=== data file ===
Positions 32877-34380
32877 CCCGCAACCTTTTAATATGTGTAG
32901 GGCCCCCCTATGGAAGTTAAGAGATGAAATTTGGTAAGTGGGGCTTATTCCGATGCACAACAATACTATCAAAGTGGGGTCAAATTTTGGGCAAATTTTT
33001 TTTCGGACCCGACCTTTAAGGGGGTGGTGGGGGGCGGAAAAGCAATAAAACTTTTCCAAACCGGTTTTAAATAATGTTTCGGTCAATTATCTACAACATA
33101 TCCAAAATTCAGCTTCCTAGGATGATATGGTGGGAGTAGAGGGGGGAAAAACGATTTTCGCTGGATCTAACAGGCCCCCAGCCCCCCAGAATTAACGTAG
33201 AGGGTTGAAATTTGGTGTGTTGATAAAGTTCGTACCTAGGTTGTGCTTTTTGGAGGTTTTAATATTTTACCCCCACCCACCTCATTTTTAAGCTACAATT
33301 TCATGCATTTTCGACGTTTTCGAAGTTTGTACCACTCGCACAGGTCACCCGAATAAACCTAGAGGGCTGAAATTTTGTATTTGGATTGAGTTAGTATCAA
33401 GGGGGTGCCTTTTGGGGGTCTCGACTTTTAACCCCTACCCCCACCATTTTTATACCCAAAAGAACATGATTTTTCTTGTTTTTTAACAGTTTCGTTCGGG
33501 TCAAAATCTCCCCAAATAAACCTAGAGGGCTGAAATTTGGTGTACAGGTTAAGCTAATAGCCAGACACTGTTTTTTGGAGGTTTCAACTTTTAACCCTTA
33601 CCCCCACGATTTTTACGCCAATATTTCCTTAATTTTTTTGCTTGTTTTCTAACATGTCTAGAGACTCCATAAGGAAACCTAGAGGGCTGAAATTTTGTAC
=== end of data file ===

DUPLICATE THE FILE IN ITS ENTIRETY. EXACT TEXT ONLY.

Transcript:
Positions 32877-34380
32877 CCCGCAACCTTTTAATATGTGTAG
32901 GGCCCCCCTATGGAAGTTAAGAGATGAAATTTGGTAAGTGGGGCTTATTCCGATGCACAACAATACTATCAAAGTGGGGTCAAATTTTGGGCAAATTTTT
33001 TTTCGGACCCGACCTTTAAGGGGGTGGTGGGGGGCGGAAAAGCAATAAAACTTTTCCAAACCGGTTTTAAATAATGTTTCGGTCAATTATCTACAACATA
33101 TCCAAAATTCAGCTTCCTAGGATGATATGGTGGGAGTAGAGGGGGGAAAAACGATTTTCGCTGGATCTAACAGGCCCCCAGCCCCCCAGAATTAACGTAG
33201 AGGGTTGAAATTTGGTGTGTTGATAAAGTTCGTACCTAGGTTGTGCTTTTTGGAGGTTTTAATATTTTACCCCCACCCACCTCATTTTTAAGCTACAATT
33301 TCATGCATTTTCGACGTTTTCGAAGTTTGTACCACTCGCACAGGTCACCCGAATAAACCTAGAGGGCTGAAATTTTGTATTTGGATTGAGTTAGTATCAA
33401 GGGGGTGCCTTTTGGGGGTCTCGACTTTTAACCCCTACCCCCACCATTTTTATACCCAAAAGAACATGATTTTTCTTGTTTTTTAACAGTTTCGTTCGGG
33501 TCAAAATCTCCCCAAATAAACCTAGAGGGCTGAAATTTGGTGTACAGGTTAAGCTAATAGCCAGACACTGTTTTTTGGAGGTTTCAACTTTTAACCCTTA
33601 CCCCCACGATTTTTACGCCAATATTTCCTTAATTTTTTTGCTTGTTTTCTAACATGTCTAGAGACTCCATAAGGAAACCTAGAGGGCTGAAATTTTGTAC